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Darral T: too right. Maintenance and upkeep are better done at home than a hundred miles from anything. We all know we could run into trouble out there, and do our best to prepare for it, which includes taking care of the "little things" that loom so much bigger if you don't take them seriously when it's easy to do so. That includes weight balancing, tires, lube, lighting--well, we all know what all we need to attend to, and it's up to each of us to decide what is most important. YMMV and all that.

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Old 10-20-2017, 11:42 AM   #10
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Name: Lynn
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Tongue jack lube

A few drops of oil will usually soften up dried grease so it does what it's supposed to do. A little vegetable oil on a finger tip will even do in a pinch.
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Old 10-20-2017, 11:44 AM   #11
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Quote:
Originally Posted by J Ron View Post
I would not use oil or PB Blaster, they will dilute the grease and gears, especially those that take the load of the front of the tr, should have grease. I would find a way to put wheel bearing grease on them. This grease will handle high temp and stress and is unlikely to migrate to other places and cause problems.
Actually on the common side handle jack with top gears, the light oil should never come in contact with the grease or the gears.
Also the type of lubrication is not that important as long as you keep your crank arm RPM down under redline.
On a tongue jack, keeping the rust away is more important than seizing from the heat of high speed cranking.
Grease works great on the gears along with a little oil on the shaft parts.

Care must be taken when lubing a friction sway control or brake parts... but the tongue jack? Not so much.
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tongue jack 178.jpg   DSCF0119.JPG  

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Old 10-20-2017, 04:31 PM   #12
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picture

Floyd is that your own picture?

bob
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Old 10-20-2017, 04:53 PM   #13
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Originally Posted by floyd View Post
Grease works great on the gears along with a little oil on the shaft parts.
Thanks for the photo Floyd. I am greasing the bevel gears shown in your picture but wondering how to get lubrication access to the threaded rod below the gears (inside the down tube).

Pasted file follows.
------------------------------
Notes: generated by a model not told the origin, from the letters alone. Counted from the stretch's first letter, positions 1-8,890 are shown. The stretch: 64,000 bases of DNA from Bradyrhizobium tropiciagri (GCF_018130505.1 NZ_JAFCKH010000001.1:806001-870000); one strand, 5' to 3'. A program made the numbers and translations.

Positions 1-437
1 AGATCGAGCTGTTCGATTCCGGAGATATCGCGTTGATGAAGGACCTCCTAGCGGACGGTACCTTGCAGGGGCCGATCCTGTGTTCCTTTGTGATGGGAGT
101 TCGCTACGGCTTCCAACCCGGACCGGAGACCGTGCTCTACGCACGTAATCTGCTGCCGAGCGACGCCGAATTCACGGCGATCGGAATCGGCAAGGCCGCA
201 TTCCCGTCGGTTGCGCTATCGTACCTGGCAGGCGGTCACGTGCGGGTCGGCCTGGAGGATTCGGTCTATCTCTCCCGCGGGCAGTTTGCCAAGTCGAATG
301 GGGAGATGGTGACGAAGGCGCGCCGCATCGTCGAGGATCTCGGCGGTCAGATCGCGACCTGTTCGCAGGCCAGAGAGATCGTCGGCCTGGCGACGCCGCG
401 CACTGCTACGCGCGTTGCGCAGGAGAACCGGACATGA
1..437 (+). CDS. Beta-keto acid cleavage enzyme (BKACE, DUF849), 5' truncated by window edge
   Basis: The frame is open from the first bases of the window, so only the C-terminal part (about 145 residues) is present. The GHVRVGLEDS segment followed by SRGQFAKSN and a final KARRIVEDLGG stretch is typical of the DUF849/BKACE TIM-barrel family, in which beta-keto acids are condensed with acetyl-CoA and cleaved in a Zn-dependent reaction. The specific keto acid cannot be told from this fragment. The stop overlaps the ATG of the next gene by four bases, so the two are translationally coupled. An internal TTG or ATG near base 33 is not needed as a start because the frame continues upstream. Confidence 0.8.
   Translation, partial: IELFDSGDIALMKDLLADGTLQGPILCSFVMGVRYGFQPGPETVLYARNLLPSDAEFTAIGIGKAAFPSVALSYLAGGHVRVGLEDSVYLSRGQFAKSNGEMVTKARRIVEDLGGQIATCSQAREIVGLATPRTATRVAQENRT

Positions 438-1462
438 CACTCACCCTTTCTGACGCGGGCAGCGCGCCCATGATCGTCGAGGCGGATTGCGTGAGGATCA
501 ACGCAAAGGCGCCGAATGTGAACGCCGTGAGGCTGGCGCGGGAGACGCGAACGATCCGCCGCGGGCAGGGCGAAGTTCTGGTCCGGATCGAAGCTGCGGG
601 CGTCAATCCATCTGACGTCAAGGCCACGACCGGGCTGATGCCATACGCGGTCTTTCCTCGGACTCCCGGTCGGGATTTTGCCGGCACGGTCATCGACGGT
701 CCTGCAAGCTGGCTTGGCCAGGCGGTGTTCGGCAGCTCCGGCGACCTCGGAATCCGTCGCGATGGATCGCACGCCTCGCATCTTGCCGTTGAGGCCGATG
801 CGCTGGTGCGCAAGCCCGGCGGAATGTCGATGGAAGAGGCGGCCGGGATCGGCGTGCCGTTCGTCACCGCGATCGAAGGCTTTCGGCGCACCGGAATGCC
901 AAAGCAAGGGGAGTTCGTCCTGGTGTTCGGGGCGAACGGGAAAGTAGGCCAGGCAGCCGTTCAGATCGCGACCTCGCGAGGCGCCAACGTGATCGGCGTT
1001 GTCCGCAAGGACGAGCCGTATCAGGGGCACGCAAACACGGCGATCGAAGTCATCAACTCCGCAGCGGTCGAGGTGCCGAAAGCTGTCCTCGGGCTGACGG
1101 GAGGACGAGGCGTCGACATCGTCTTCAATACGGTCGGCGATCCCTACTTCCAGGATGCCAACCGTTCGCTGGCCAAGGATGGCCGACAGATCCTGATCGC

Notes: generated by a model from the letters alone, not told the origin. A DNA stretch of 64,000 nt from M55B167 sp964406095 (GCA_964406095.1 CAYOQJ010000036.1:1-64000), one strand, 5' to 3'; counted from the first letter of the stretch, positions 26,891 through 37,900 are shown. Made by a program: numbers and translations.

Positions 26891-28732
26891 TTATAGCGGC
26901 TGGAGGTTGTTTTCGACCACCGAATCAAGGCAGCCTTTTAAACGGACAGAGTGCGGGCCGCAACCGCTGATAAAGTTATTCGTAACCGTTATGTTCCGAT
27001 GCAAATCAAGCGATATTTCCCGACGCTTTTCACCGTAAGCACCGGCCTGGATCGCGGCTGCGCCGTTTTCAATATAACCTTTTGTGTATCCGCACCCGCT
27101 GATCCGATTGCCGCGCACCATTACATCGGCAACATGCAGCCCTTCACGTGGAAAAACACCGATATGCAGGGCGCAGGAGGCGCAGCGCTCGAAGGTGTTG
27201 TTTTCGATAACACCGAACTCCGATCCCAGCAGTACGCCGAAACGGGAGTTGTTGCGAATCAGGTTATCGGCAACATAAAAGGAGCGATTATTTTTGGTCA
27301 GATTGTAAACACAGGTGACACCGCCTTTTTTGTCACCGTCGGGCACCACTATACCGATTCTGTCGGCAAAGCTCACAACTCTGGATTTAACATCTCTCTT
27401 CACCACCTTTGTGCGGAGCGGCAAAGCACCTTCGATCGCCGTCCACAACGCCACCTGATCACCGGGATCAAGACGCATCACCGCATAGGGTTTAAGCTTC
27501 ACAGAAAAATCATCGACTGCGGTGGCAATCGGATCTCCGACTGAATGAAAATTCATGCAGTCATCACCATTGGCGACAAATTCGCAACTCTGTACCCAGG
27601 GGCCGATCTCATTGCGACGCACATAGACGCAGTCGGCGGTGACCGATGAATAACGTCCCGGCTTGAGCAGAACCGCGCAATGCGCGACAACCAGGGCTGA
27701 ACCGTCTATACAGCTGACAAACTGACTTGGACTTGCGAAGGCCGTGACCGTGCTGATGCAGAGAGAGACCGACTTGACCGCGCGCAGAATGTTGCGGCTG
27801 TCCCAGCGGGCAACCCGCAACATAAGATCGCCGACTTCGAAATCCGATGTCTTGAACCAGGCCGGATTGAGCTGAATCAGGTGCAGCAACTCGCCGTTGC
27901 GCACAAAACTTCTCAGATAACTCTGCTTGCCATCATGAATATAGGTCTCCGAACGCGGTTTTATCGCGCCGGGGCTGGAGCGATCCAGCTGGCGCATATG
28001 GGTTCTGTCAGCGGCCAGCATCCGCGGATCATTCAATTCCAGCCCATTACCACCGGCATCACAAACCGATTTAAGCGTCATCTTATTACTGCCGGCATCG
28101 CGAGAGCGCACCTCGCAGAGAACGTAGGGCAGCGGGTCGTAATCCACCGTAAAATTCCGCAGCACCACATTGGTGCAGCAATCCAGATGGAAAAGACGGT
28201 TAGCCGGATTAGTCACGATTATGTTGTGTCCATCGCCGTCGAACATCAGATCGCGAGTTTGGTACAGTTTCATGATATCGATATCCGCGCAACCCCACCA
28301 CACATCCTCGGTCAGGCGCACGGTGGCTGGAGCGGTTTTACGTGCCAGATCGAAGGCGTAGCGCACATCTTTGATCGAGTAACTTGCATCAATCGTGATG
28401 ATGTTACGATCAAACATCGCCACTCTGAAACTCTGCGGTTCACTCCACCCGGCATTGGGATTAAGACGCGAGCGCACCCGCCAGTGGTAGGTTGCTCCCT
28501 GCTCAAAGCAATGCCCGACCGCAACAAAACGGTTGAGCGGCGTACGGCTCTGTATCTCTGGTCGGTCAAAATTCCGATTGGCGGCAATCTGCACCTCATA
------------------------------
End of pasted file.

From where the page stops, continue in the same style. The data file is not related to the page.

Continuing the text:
I recently had to replace the threaded rod on my bal leveling jack. The threads got chewed up because I failed to keep it properly lubed and, having learned my lesson, I'd like not to repeat my mistake with the tongue jack.
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Old 10-20-2017, 05:18 PM   #14
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Quote:
Originally Posted by WDavidG View Post
Thanks for the photo Floyd. I am greasing the bevel gears shown in your picture but wondering how to get lubrication access to the threaded rod below the gears (inside the down tube).

I recently had to replace the threaded rod on my bal leveling jack. The threads got chewed up because I failed to keep it properly lubed and, having learned my lesson, I'd like not to repeat my mistake with the tongue jack.
I also have Bal Stabilizers on my 13Scamp, I simply spray them with white grease and exercise them once in a while. They are exposed to the elements whereas the tongue jack is enclosed.

You could simply use a spray of white grease up inside the inner tube on the jack with the foot removed and the jack fully retracted, then run it down and up a couple of times to disperse the grease.
When it is fully extended rub some more white grease on the outside of the inner tube.
The Ring gear is not sealed, so you could just spray under it with PBs blaster(or the like) and plenty of it will run down the threads. or if you like you could drill a tiny hole near the top of the chamber and spray into it.
One happy point, tongue jacks need less maintenance than Bal Sabilizers and they cost a lot less. They also only take three bolts to change.